Calgary pilot project brings together students, seniors

Two post-secondary education students met their new roommates for the fall semester Tuesday morning.

But your dorms will be unlike any other in Calgary.

Shannon Penner, a student at Mount Royal University, and Maryam Shakir, who studies at Bow Valley College, will live in a senior support center for the next school year.

After spending the past year living in university housing, Penner is looking forward to a quieter lifestyle.

“The most exciting part of this is that there is a chef, so I don’t have to cook, which is amazing for me, because as a student I’m busy and that’s one of the things I struggle with.” Penner said.

“So this is an amazing opportunity to essentially have my rent taken care of because I can afford it, and also to have my food taken care of because I can afford it.”

It marks the launch of a unique pilot project that brings together several generations under one roof.

The students, selected through a partnership between Silvera for Seniors and the Canadian Alliance for Intergenerational Living, will reside at Westview Town Suites.

The eight-month program, which will run from September 2024 to April 2025, aims to address student housing affordability while enriching the lives of seniors.

Students will pay $500 a month.

For that, they get a one-bedroom suite, prepared meals, and all utilities covered.

In exchange for subsidized rent, students will contribute 30 hours of volunteer service per month at the facility, which could involve helping with activities, providing companionship, or simply listening.

Shakir, originally from Iraq, says multigenerational interactions are something she misses since moving to Canada in 2017.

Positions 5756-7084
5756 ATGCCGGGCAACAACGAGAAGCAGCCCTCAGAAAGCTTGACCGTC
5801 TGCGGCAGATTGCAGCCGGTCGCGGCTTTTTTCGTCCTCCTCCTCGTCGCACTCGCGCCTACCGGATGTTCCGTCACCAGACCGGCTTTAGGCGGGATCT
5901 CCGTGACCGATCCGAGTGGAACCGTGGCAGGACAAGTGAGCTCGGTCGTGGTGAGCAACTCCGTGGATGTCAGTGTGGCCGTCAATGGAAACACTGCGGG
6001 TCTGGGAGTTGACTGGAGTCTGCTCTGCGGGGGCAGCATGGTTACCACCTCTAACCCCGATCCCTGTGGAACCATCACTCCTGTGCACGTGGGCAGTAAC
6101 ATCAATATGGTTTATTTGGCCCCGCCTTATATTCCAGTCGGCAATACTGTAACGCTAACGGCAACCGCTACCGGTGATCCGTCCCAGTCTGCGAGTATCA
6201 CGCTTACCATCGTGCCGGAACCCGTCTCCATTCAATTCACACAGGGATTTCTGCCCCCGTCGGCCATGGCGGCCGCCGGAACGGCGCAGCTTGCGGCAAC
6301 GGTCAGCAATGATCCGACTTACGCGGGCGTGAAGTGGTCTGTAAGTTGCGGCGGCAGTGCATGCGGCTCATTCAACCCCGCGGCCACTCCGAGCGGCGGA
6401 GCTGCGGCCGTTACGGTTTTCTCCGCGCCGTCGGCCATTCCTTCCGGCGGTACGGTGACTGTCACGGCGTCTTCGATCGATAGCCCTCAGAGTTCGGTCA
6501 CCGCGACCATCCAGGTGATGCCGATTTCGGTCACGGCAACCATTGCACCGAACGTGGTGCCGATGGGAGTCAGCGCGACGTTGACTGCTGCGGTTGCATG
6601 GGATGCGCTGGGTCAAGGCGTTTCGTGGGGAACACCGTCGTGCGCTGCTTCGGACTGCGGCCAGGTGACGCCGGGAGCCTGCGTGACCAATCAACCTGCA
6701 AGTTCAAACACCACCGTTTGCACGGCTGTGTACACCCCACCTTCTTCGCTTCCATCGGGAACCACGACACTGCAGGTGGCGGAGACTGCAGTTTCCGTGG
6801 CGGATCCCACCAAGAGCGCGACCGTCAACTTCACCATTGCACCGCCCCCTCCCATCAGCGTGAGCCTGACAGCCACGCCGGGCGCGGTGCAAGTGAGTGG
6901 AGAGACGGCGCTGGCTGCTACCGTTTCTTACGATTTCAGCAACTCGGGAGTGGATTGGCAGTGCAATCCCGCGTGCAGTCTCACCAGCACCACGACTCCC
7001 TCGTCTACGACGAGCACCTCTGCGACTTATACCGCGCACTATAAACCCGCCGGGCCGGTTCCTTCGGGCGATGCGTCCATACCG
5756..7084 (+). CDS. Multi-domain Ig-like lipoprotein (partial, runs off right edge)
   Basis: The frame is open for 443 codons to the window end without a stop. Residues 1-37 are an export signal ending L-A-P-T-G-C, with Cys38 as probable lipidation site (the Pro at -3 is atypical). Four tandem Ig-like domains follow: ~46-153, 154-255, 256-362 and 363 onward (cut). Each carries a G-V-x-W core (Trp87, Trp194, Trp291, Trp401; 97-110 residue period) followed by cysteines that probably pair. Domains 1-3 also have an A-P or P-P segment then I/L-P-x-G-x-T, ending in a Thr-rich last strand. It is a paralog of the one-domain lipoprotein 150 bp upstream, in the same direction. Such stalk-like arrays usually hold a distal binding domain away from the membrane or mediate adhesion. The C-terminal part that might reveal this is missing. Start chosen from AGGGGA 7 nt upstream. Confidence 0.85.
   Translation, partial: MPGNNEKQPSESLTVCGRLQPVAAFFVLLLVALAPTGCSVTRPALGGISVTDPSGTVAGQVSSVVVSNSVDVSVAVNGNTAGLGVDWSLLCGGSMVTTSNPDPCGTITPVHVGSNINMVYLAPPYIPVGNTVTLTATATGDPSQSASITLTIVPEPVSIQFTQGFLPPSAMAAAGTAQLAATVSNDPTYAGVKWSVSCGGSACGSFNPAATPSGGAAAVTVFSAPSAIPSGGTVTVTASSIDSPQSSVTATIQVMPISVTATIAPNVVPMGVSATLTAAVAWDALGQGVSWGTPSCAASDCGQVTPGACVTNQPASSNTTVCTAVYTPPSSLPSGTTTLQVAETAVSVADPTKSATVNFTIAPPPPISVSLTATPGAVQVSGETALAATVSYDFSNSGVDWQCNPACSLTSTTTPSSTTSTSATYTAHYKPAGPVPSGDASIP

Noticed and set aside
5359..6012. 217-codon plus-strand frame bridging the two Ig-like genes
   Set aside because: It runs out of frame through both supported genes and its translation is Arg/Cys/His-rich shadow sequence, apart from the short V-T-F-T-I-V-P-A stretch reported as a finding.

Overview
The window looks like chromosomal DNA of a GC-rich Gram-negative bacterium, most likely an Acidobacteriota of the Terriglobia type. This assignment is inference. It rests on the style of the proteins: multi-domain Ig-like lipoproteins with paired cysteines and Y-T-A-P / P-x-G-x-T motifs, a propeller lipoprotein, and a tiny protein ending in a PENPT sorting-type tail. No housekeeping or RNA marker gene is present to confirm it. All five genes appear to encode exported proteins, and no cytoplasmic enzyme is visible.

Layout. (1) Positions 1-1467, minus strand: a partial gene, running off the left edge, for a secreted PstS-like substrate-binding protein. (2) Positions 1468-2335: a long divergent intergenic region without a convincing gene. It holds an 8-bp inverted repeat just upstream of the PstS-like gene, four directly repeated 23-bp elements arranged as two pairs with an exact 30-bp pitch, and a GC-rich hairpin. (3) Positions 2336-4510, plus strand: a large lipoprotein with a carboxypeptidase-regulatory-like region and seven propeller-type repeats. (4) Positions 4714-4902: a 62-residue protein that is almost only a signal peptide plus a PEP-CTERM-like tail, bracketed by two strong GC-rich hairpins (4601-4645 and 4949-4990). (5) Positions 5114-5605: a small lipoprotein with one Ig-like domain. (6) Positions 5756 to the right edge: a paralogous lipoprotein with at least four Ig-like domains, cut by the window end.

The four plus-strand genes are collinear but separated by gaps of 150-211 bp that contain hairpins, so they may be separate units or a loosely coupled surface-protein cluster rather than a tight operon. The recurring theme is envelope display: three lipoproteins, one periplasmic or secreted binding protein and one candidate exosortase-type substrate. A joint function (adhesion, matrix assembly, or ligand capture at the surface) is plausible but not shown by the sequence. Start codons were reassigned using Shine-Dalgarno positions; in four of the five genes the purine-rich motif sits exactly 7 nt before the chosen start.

“In our culture, when we are children we are taught to take care of our elderly. My grandfather and my grandmother, we must go every Friday to visit them. We respect them a lot. It is as if we (made them) saints, I would say, because they are like the most important figures in the family,” Shakir said.

“I’m a Canadian citizen, but I came from a different country and other people here came from different countries. I love this diversity.

“I’m really a person who loves culture, who loves music. I love learning and I love new cuisines. So I’ll share some of mine with them (and) they might share some of their cuisine with me. Maybe we’ll cook something together “We love it. Maybe a new exercise. Maybe we can dance together.”

Olivia Chubey, director of operations and services for Silvera for Seniors, says the program will not only offer reduced rent to students, but Silvera will also benefit by filling vacant suites.

“We’re in the senior housing business. So we have to make sure our population has access to affordable housing and lifestyle programs. That’s my first priority,” Chubey said.

“But then how can I make up for some of the vacancies with different generations? Let’s explore that. Let’s see how that model works.”

The pilot project in Calgary is the latest example of a growing movement toward intergenerational housing arrangements.

While similar student housing arrangements have been tried in Canada before, Chubey says this is the first time it has been established with the goal of becoming an ongoing program.

“I hope we can take advantage of this in the future, to the extent possible,” Chubey said.

“I think government support for this model is essential, especially when we look at the different ministries, for example the Ministry of Education. Obviously, we need federal grants that are secured, but there could also be corporate sponsorship.

“People can contribute to this model in the future.”